Teen Murder Suspect Says Victim Had Punched Him


Tribune Staff Reporter


A TEEN accused of murder told police that 16-year-old Adonai Wilson accosted and punched him while armed with brass knuckles on the day he was killed.

But the accused teen alleged that he defended himself then ran away from the fight and did not see who fatally stabbed Wilson.

The teenager opted out of giving testimony under oath yesterday concerning the events that led to the death of his schoolmate.

The 18-year-old, whose identity has been withheld because he was charged as a juvenile, was asked by Justice Bernard Turner if he will remain silent in the face of the prosecution’s case or take the witness stand to give sworn testimony and be subjected to cross-examination.

“I’ll rely on the statement I gave police,” the accused said.

“In other words you’ll remain silent?” the judge said for clarification. The teen said yes.

“Are you calling any witnesses in your defence?” the judge then asked.

“He has no witnesses,” said defence attorney Murrio Ducille.

Last Thursday, two teens – aged 17 and 15 – who were also on trial for the murder of Wilson, changed their pleas.

The 17-year-old pleaded not guilty to murder, but admitted guilt to the lesser charge of manslaughter. He received a sentence of nine years after the judge took into account his time spent on remand and the fact that he pleaded guilty to manslaughter.

Meanwhile, the 15-year-old pleaded not guilty to murder, but admitted attempting to cause harm. He was given a sentence of six months to be served at the Simpson Penn Centre for Boys.

Mr Ducille’s client, however, denies that he intentionally and unlawfully caused Wilson’s death on December 9, 2015.

Mr Ducille, in his opening address to the jury yesterday, stressed to that panel “the burden of proof on the prosecution is that they should satisfy you that he is guilty of anything and you must feel sure.”

“This young man has nothing to prove and his innocence has been exhibited to you already,” the lawyer said.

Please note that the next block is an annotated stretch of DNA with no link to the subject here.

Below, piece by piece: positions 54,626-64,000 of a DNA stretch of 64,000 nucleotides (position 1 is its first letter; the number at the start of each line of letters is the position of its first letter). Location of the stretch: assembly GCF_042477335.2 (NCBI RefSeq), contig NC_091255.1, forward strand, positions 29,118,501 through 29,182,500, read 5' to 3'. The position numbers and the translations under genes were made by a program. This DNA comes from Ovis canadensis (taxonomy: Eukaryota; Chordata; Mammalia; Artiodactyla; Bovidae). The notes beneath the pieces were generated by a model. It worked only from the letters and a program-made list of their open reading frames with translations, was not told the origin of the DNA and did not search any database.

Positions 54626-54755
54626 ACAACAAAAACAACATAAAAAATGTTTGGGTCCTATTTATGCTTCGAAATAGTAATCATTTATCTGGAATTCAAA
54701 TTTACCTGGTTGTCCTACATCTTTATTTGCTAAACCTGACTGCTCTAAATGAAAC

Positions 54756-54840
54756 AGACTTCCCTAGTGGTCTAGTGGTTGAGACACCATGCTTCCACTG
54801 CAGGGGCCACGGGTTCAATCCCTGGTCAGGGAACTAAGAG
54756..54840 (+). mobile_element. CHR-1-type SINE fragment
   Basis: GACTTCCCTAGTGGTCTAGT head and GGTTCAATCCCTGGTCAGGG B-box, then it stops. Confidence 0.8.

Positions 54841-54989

Mr Ducille was referring to the caution statement the 18-year-old gave when interviewed by police a day after the fatal stabbing.

The teen had told police of a confrontation he and Wilson had on December 8, 2015 but said they had resolved their differences amicably and he thought the incident was over.

The following day, after finishing exams, he and his friends were walking on Prince Charles Drive and noticed that Wilson and others were walking in the same direction he was on the opposite side of the street.

At some point, he said he was struck in the back of the head and the hood of his jacket was pulled. When he came face to face with his assailant, he said he saw Wilson armed with brass knuckles.

He alleged that Wilson proceeded to punch him and he defended himself before running away to escape the fight.

He denied stabbing Wilson or witnessing Wilson being stabbed.

Mr Ducille yesterday asked the jurors to be objective in their assessment of the evidence.

“This young man was walking from school. He didn’t know he would find himself here and young Adonai didn’t know he’d find himself elsewhere,” Mr Ducille said.

“If you objectively examine the facts, he’s a victim and shouldn’t be here.”

The teen’s defence lawyer also told the jury that they should not forget the evidence of the “sole independent eye witness.”

“When the first witness came and gave her evidence, she stated this young man was walking and that the deceased came and punched him in the back of the head,” Mr Ducille added. “He was alone when the fight started. The other two ran and came by and the deceased got injured. The law says we all have a right to defend ourselves or others. And if you’re walking on a road and see a fight going on, you can either walk by, call the police, or you can go yourself and assist.”

Mr Ducille said that the prosecution’s very first witness’ testimony corroborates his client’s statement to police which the prosecution themselves entered into evidence.

“No one has come to court to say otherwise,” Mr Ducille stressed. “This thing started from his defending himself.”

The lawyer also told jurors that his client could have been where Wilson is because brass knuckles have the capacity to kill as well.

The case is expected to resume on Monday, September 5, when Crown and defence counsel will make closing arguments.

Kristan Stubbs and Bradford McKenzie are prosecuting for the Crown.

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